Balancing Acts asserts the connection between truth—reality—and wonder. “One reason literary minimalism had only a short run of being in fashion recently is that life itself is maximal.” Writers such as Herman Melville and Gabriel García Márquez, and all other writers in the genius category, Hoagland argues, come at reality in a style now termed “magic realism.” The awesomeness of creation and what man is cannot be made too large, too strange. Hemingway, says Hoagland, decided prose style was overblown and that he would trim it. Genius that he was, his style simply allowed the finest registering of modern war and some of the best pictures of nature and animals ever written.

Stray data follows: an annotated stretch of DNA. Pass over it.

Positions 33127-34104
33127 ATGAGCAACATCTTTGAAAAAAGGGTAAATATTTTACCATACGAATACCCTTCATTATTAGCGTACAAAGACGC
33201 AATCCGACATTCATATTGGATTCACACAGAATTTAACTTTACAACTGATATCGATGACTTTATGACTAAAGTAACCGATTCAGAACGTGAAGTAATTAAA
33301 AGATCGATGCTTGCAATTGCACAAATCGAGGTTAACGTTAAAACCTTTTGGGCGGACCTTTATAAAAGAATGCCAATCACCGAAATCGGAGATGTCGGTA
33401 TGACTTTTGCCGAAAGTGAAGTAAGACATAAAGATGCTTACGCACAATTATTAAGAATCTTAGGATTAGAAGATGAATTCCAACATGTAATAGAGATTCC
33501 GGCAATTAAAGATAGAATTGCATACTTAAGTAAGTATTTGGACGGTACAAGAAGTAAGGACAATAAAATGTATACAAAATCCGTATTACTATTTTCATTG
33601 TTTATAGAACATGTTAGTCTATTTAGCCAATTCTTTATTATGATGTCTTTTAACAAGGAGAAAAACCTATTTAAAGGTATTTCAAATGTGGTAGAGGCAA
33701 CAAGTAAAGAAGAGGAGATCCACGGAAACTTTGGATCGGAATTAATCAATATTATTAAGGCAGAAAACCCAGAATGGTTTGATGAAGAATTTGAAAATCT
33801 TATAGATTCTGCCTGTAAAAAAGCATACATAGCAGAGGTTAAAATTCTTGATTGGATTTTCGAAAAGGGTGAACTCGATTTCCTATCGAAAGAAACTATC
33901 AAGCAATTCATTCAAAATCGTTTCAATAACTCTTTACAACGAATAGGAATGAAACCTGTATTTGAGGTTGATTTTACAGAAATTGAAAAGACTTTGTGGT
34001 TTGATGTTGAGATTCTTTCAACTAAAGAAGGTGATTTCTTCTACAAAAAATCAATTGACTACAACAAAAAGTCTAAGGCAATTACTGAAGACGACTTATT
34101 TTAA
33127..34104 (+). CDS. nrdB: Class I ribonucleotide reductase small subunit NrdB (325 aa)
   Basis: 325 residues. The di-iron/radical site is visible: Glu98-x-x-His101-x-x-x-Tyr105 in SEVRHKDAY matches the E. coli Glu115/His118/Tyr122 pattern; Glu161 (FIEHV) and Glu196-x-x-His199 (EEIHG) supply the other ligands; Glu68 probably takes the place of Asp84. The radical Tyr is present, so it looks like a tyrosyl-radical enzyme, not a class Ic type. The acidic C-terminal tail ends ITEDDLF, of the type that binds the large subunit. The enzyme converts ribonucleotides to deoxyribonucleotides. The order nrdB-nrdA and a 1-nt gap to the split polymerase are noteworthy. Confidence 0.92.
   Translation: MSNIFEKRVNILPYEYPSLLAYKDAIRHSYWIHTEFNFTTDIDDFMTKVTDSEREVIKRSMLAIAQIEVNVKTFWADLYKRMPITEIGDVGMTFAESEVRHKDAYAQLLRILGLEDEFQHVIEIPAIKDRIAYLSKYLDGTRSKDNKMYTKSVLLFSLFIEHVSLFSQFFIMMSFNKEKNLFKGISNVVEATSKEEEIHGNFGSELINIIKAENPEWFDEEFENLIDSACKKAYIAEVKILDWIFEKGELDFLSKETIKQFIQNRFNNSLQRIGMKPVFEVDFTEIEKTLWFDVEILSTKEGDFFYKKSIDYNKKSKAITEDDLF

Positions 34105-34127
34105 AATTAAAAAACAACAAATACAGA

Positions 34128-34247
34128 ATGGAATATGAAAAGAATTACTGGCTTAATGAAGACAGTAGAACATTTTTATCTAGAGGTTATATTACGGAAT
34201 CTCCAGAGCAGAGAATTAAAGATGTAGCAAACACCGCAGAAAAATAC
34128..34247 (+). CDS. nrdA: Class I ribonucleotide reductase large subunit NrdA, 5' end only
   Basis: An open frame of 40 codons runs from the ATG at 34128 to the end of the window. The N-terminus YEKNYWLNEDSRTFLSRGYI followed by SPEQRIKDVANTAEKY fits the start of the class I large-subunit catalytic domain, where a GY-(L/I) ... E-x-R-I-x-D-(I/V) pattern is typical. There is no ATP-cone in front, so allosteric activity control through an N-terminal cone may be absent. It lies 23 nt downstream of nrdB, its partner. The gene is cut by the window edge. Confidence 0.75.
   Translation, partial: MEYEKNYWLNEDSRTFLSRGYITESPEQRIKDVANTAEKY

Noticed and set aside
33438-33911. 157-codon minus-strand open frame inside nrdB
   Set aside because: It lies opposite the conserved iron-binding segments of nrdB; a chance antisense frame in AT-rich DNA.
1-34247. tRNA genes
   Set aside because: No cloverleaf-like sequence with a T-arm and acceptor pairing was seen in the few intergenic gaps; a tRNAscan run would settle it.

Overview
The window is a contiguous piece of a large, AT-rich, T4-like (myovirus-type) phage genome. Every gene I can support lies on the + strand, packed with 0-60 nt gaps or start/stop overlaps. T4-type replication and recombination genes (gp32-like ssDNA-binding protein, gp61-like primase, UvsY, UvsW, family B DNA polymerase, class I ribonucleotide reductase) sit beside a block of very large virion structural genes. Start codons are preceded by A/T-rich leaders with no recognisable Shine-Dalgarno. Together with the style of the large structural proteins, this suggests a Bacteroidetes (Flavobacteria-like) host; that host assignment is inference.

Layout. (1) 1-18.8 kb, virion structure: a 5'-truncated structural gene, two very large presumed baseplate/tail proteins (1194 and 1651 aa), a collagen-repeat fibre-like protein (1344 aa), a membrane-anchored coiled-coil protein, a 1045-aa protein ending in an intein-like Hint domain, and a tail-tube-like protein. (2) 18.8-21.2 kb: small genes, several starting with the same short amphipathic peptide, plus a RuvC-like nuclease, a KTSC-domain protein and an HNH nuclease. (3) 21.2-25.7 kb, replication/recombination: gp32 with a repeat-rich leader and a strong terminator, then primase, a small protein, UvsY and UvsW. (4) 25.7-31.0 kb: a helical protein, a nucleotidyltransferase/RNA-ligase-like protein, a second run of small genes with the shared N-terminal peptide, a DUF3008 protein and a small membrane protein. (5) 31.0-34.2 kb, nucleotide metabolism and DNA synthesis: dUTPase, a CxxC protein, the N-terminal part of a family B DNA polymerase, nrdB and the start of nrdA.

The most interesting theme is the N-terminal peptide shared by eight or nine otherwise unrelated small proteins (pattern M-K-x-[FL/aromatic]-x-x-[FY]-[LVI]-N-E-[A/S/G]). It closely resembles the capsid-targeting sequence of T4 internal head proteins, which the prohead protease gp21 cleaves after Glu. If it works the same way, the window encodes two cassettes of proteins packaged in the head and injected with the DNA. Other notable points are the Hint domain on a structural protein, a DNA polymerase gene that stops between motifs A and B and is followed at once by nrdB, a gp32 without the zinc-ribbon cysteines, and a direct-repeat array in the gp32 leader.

Hoagland reminds readers that they cannot escape nature. “Our ancestral wish as predators is that somebody be worse off than we are.” And “in the same way that we dash sauces on our meat (Worcestershire, horseradish, A.1., or béarnaise) to restore a tartness approximating the taint of spoilage that wild meat attains,” so we like our New York and Los Angeles with a small complement of misery and hopelessness. The reader may argue back, but will remember Hoagland the next time he or she reaches for the meat sauce, and will wonder what Hoagland might say about any number of other behaviors. A city, after all, that modern place, was created by man, the maker of marvels. City-lover to the core, just one of the paradoxes that “wild” Hoagland relishes about himself, he sadly admits the death of his image of a “wild” city. The problem is that we cannot encompass its dangers as well as we previously did. The city has become impersonal. “The most fundamental decencies must be enforced by litigation or legislation, it seems.” Neighborhood is a form of nature from which, to Hoagland’s regret, we are indeed escaping.